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middle ages (3)
Last updated December 2016
What do I know about this?
Writers are first of all readers. It is by reading, and then reading some more, and then reading a bit more just in case, and then reading again in case we missed something, that we learn to write.
I've been a professional reader and a professional writer and a professional writer about writing and about reading. I've dealt in the past for a long time, and count amongst my friends some writers who have been dead for several centuries. Reading intelligently and carefully is a way of getting to know other human minds and lives. Learning to read is not all ABC - that's only the start. The editions on this page are of books I feel modern readers should read. It's important not to read only books written in the last few years. A good book never ages as it tells us something fundamental and unchanging about being human.
I did an English degree, a PhD that dealt with English and French literature (and models of scientific thought), and I've taught literature for years so I'm reasonably well equipped to write about other people's books. It's interesting, though, how often I don't see things in my own writing that are clearly there. Things that I later recognise but wasn't consciously trying to include at the time. And then there are things I know I was including but most readers won't spot. It makes literary criticism an even more interesting activity. Just like everyone else, writers don't always mean what they say or say what they mean.
The Prince: Better pictures in 2010 than in 1523
I didn't write these books. I'm not claiming to be Voltaire, Coleridge or Chaucer. They were cleverer than I am, but I win on one point - they're dead and I'm not. (Yet.)
The introduction is the only bit I wrote, though some of the Candide is re-translated. These are beautifully produced, especially the illustrated edition of The Prince.
Bad boat-ride with a big bird
The Prince (Arcturus, 2010)
By Macchiavelli - political treatise noted for its amoral stance. Respected and consulted by many political leaders, including Napoleon, Hitler and plenty more recent ones I won't mention. Essential reading if you're a prince - or want to be a politician.
Candide (Arcturus, 2009)
By Voltaire - satirical novel written in 1759 attacking the pathological optimism of Leibniz, who maintained that we live in the best of all possible worlds. Brilliant stuff (Voltaire, not my introduction).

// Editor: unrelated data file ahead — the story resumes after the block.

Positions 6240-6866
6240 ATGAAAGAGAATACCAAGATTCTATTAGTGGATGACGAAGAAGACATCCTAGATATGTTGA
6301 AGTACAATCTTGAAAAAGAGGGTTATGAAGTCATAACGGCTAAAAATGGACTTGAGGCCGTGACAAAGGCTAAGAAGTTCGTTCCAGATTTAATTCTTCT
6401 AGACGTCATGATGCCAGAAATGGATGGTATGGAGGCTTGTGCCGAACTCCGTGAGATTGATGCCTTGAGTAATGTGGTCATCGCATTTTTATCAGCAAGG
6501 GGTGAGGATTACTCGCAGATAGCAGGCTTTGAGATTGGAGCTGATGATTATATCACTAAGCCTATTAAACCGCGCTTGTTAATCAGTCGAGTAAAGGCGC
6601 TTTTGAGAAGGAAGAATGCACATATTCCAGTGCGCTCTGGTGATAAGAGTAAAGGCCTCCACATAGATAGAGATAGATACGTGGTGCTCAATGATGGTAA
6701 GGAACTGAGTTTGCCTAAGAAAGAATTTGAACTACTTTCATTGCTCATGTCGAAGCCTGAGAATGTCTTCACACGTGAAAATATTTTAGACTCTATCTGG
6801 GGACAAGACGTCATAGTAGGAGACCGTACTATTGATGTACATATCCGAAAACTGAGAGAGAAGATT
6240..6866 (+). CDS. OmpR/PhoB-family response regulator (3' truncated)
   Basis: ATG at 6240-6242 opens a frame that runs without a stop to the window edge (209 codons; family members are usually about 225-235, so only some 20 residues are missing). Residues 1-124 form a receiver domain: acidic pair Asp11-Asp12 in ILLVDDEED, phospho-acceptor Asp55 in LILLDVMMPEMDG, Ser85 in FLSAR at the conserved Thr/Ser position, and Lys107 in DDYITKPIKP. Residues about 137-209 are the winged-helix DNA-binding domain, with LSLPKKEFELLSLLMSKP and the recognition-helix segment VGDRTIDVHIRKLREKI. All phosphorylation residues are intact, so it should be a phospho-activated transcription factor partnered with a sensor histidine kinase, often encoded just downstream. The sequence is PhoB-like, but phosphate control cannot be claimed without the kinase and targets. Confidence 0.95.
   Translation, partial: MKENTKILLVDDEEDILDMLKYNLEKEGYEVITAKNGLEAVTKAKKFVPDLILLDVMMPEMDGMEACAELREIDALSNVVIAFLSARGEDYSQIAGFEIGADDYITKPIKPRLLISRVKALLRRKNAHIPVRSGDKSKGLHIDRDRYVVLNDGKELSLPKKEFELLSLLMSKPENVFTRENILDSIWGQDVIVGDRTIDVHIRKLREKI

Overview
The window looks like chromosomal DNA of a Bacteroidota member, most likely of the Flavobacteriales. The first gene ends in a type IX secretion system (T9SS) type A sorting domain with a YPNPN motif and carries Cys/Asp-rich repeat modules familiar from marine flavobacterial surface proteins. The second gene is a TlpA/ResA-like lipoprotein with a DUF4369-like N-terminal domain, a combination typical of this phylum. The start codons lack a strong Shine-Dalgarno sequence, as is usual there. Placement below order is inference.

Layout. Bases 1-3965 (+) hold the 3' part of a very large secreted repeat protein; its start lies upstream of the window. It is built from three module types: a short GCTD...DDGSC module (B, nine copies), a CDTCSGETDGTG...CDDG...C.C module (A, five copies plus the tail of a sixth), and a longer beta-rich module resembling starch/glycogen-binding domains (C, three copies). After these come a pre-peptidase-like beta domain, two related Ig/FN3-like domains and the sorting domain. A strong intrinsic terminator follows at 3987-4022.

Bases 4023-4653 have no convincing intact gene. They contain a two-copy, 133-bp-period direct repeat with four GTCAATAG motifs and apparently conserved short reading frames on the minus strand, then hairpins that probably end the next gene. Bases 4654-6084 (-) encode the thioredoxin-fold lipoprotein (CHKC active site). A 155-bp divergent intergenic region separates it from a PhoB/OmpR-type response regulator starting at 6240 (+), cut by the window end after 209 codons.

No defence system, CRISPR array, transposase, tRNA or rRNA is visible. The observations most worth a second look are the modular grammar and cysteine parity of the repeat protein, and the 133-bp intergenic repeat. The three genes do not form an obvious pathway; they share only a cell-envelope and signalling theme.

The Rime of the Ancient Mariner (Arcturus, 2008)
By Coleridge - jolly poem in the Romantic tradition about a sea-faring chap who shot an albatross. Bad plan. Nice pictures by Gustav Doré; narrated by a grey-beard loon.
The Canterbury Tales (Arcturus, 2007; 2010)
By Chaucer - stories in many forms on many topics, told by a motley crew of narrators en route to Canterbury. Written between 1370 and 1400. Beautifully decorated by William Morris and Edward Burne-Jones - this is a reproduction of the famous Kelmscott Press edition of 1891.
This is where I started with writing - a PhD in literature. I still sometimes write about other people's books (it's easier than writing my own). There two are 'A' level guides, also useful for undergraduations. I much prefer writing about authors who've not been written about before, because then I don't have to wade through lots of other criticism. #lazyauthor
Dr Jekyll and Mr Hyde (York Press, 2015)
About Dr Jekyll and Mr Hyde by Robert Louis Stevenson. If you're doing this book for GCSE, this will really help. There is also a workbook, but I've not put a picture as the cover is the same so it would look boring. GCSE
Spies (York Press, 2007)
About Spies by Michael Frayn. It's the only book about Spies, so if you're studying the text, buy this book. A level
Atonement (York Press, 2006)
About Atonement by Ian McEwan. Read the book, see the film, read the crit. A level
Back in the old days, when the pteradactyls lined up on the birdbath, I was a medievalist. The first of these has a beautifully Stalinist look — if only it were red instead of blue. The second is the book of my PhD thesis. I wanted a more exciting title and a more exciting cover. I wasn't allowed either.
Hunting in Middle English Literature (Boydell and Brewer, 1993)
State of the Art: Chaucer (Bristol Classical Press, 1989)
The Tretyse off Huntyng (UFSAL, 1987)
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